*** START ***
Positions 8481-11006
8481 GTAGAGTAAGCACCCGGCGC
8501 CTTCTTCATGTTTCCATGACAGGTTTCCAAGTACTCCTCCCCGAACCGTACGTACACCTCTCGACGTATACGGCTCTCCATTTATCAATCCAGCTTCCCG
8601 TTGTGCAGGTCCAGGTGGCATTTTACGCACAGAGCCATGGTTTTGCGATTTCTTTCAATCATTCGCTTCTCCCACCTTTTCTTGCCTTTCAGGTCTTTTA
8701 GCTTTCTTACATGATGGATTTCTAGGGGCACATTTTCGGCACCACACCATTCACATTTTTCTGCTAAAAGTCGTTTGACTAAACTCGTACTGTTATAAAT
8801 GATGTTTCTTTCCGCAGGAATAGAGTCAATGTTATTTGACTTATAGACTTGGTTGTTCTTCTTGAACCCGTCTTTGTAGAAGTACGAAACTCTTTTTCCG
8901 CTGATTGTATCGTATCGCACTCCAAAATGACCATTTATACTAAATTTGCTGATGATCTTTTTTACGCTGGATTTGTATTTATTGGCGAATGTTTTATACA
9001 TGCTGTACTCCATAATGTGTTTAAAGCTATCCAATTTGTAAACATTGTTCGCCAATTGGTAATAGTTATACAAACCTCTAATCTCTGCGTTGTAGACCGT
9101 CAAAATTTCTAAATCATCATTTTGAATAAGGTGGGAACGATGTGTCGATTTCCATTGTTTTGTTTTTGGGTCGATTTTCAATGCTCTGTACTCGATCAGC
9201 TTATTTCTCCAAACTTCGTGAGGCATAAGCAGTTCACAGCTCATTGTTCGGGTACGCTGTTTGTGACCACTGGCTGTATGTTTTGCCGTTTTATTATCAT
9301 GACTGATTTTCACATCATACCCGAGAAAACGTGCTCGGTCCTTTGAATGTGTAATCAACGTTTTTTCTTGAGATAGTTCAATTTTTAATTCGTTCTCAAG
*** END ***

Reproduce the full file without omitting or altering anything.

Positions 8481-11006
8481 GTAGAGTAAGCACCCGGCGC
8501 CTTCTTCATGTTTCCATGACAGGTTTCCAAGTACTCCTCCCCGAACCGTACGTACACCTCTCGACGTATACGGCTCTCCATTTATCAATCCAGCTTCCCG
8601 TTGTGCAGGTCCAGGTGGCATTTTACGCACAGAGCCATGGTTTTGCGATTTCTTTCAATCATTCGCTTCTCCCACCTTTTCTTGCCTTTCAGGTCTTTTA
8701 GCTTTCTTACATGATGGATTTCTAGGGGCACATTTTCGGCACCACACCATTCACATTTTTCTGCTAAAAGTCGTTTGACTAAACTCGTACTGTTATAAAT
8801 GATGTTTCTTTCCGCAGGAATAGAGTCAATGTTATTTGACTTATAGACTTGGTTGTTCTTCTTGAACCCGTCTTTGTAGAAGTACGAAACTCTTTTTCCG
8901 CTGATTGTATCGTATCGCACTCCAAAATGACCATTTATACTAAATTTGCTGATGATCTTTTTTACGCTGGATTTGTATTTATTGGCGAATGTTTTATACA
9001 TGCTGTACTCCATAATGTGTTTAAAGCTATCCAATTTGTAAACATTGTTCGCCAATTGGTAATAGTTATACAAACCTCTAATCTCTGCGTTGTAGACCGT
9101 CAAAATTTCTAAATCATCATTTTGAATAAGGTGGGAACGATGTGTCGATTTCCATTGTTTTGTTTTTGGGTCGATTTTCAATGCTCTGTACTCGATCAGC
9201 TTATTTCTCCAAACTTCGTGAGGCATAAGCAGTTCACAGCTCATTGTTCGGGTACGCTGTTTGTGACCACTGGCTGTATGTTTTGCCGTTTTATTATCAT
9301 GACTGATTTTCACATCATACCCGAGAAAACGTGCTCGGTCCTTTGAATGTGTAATCAACGTTTTTTCTTGAGATAGTTCAATTTTTAATTCGTTCTCAAG